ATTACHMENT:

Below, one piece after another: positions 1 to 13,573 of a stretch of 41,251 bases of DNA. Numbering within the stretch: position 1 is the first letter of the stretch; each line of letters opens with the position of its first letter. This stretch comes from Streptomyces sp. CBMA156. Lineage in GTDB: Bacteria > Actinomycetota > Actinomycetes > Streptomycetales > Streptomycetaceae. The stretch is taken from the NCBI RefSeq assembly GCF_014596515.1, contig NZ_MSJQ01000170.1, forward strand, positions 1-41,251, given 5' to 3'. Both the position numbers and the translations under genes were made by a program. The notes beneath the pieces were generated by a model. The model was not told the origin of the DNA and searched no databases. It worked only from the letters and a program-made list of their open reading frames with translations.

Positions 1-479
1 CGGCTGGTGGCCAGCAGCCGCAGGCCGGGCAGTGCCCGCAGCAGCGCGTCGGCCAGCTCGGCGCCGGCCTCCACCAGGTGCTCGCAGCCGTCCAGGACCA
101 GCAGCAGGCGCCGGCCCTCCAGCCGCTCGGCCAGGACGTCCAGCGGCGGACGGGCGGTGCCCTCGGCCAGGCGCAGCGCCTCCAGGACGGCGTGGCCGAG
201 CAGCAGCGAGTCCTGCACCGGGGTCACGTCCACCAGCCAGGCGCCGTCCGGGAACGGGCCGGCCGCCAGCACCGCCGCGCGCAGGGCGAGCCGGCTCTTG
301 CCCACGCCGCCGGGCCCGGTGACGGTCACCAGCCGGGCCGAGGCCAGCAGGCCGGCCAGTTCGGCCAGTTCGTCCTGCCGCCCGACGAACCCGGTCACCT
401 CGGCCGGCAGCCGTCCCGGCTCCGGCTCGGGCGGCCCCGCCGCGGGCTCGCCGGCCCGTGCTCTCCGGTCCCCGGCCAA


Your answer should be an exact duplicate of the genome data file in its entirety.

Below, one piece after another: positions 1 to 13,573 of a stretch of 41,251 bases of DNA. Numbering within the stretch: position 1 is the first letter of the stretch; each line of letters opens with the position of its first letter. This stretch comes from Streptomyces sp. CBMA156. Lineage in GTDB: Bacteria > Actinomycetota > Actinomycetes > Streptomycetales > Streptomycetaceae. The stretch is taken from the NCBI RefSeq assembly GCF_014596515.1, contig NZ_MSJQ01000170.1, forward strand, positions 1-41,251, given 5' to 3'. Both the position numbers and the translations under genes were made by a program. The notes beneath the pieces were generated by a model. The model was not told the origin of the DNA and searched no databases. It worked only from the letters and a program-made list of their open reading frames with translations.

Positions 1-479
1 CGGCTGGTGGCCAGCAGCCGCAGGCCGGGCAGTGCCCGCAGCAGCGCGTCGGCCAGCTCGGCGCCGGCCTCCACCAGGTGCTCGCAGCCGTCCAGGACCA
101 GCAGCAGGCGCCGGCCCTCCAGCCGCTCGGCCAGGACGTCCAGCGGCGGACGGGCGGTGCCCTCGGCCAGGCGCAGCGCCTCCAGGACGGCGTGGCCGAG
201 CAGCAGCGAGTCCTGCACCGGGGTCACGTCCACCAGCCAGGCGCCGTCCGGGAACGGGCCGGCCGCCAGCACCGCCGCGCGCAGGGCGAGCCGGCTCTTG
301 CCCACGCCGCCGGGCCCGGTGACGGTCACCAGCCGGGCCGAGGCCAGCAGGCCGGCCAGTTCGGCCAGTTCGTCCTGCCGCCCGACGAACCCGGTCACCT
401 CGGCCGGCAGCCGTCCCGGCTCCGGCTCGGGCGGCCCCGCCGCGGGCTCGCCGGCCCGTGCTCTCCGGTCCCCGGCCAA